Power generation, transmission and distribution businesses in India have traditionally been facilitated by government-owned enterprises since independence. Around 1991, while power distribution continued to be licensed to state entities, power generation was opened up to the private sector in order to encourage more competition and to meet the growing demands of the country. There was just one problem – the State Electricity Boards (SEBs) which distributed electricity to end consumers were in such poor financial health that they could hardly be expected to pay for power generated by private companies. This led to the recognition that fixing the financial health of these SEBs took priority. A number of measures were announced in support of fixing the DISCOMs’ (distribution companies) books, but most of it never really delivered results. Why? Well, fixing DISCOMs’ books actually would require state governments to increase tariffs to end consumers. Even me, with my little political astuteness, can tell you that this wasn’t going to get any votes. But fairly soon, the state governments realised that could not afford to play politics around power sector issues, quite simply because there is only so much the DISCOMs could afford to subsidise. Their books got stretched, they were unable to pay to buy electricity from generating companies leading to power cuts – which proved even more unpopular among the population base.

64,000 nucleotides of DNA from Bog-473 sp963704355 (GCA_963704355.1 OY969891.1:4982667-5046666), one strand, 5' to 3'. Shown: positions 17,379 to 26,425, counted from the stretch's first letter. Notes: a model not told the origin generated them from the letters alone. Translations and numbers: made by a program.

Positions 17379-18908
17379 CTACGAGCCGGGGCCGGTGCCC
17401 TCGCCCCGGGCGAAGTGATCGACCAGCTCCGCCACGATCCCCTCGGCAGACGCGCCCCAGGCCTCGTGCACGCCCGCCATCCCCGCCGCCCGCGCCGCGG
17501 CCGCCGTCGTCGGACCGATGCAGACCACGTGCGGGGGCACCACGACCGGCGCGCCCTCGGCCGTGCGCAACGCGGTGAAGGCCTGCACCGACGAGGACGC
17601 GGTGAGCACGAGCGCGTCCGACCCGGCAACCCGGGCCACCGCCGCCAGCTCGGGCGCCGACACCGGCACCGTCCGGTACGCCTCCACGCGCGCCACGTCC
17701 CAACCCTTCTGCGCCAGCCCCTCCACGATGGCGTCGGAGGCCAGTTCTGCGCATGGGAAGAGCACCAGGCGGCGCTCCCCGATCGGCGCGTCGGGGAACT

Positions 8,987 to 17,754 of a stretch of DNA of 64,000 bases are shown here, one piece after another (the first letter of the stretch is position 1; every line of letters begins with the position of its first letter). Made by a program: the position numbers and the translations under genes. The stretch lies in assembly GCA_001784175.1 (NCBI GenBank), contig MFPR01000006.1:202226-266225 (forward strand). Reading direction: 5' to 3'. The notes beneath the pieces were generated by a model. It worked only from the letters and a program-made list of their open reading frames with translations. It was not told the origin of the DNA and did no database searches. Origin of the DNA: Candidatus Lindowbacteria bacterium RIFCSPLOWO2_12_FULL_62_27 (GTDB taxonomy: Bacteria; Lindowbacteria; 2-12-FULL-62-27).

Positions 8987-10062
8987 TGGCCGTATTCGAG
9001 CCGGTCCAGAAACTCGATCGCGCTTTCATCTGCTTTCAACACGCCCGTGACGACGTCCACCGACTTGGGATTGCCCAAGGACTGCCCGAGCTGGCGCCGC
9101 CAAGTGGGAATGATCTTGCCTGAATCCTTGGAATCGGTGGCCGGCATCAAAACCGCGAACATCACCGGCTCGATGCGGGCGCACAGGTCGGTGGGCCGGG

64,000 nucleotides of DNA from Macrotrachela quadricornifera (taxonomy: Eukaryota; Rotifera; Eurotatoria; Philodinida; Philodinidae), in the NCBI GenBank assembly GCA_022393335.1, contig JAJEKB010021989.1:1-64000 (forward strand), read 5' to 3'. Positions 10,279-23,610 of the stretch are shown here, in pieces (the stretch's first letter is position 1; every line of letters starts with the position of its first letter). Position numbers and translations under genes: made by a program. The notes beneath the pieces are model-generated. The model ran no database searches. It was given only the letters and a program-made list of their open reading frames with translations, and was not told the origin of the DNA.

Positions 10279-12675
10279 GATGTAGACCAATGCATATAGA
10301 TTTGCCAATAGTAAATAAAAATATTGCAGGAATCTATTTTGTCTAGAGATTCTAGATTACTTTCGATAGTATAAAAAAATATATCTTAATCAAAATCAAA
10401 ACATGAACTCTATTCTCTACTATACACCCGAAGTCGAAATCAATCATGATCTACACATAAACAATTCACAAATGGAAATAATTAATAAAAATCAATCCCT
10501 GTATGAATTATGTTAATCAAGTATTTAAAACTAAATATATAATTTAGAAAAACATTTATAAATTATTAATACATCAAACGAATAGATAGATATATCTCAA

One of the proposals that has been on the table for a long time now is to allow the participation of the private sector in electricity distribution and permit ‘open-access’ to the transmission and distribution system enabling customers to obtain electricity from any supplier. How would it work? Well, think about your landline telephone. You can get BSNL today or Airtel tomorrow or some other provider the day after. The infrastructure is shared between the operating companies and the customer has a choice of selecting between multiple suppliers. That’s exactly how.
This has been rolled out on a limited basis in Mumbai and to some large industrial electricity consumers. But a wide roll out across the country would be a game-changer to the power sector. More players will enter the scene to distribute electricity more efficiently and at better tariffs. We may be able to choose the supplier by how electricity is actually generated. An environmentally conscious citizen can say no to a supplier who generates electricity through fossil fuels and say yes to another one who does renewables. Power cuts will reduce and inefficient players in the distribution space (as most DISCOMs could eventually leave the market. They could end up owning just the infrastructure).
Sounds great, isn’t it? Well, mostly. We will have to say good-bye to electricity subsidies. Not fun, is it? 😉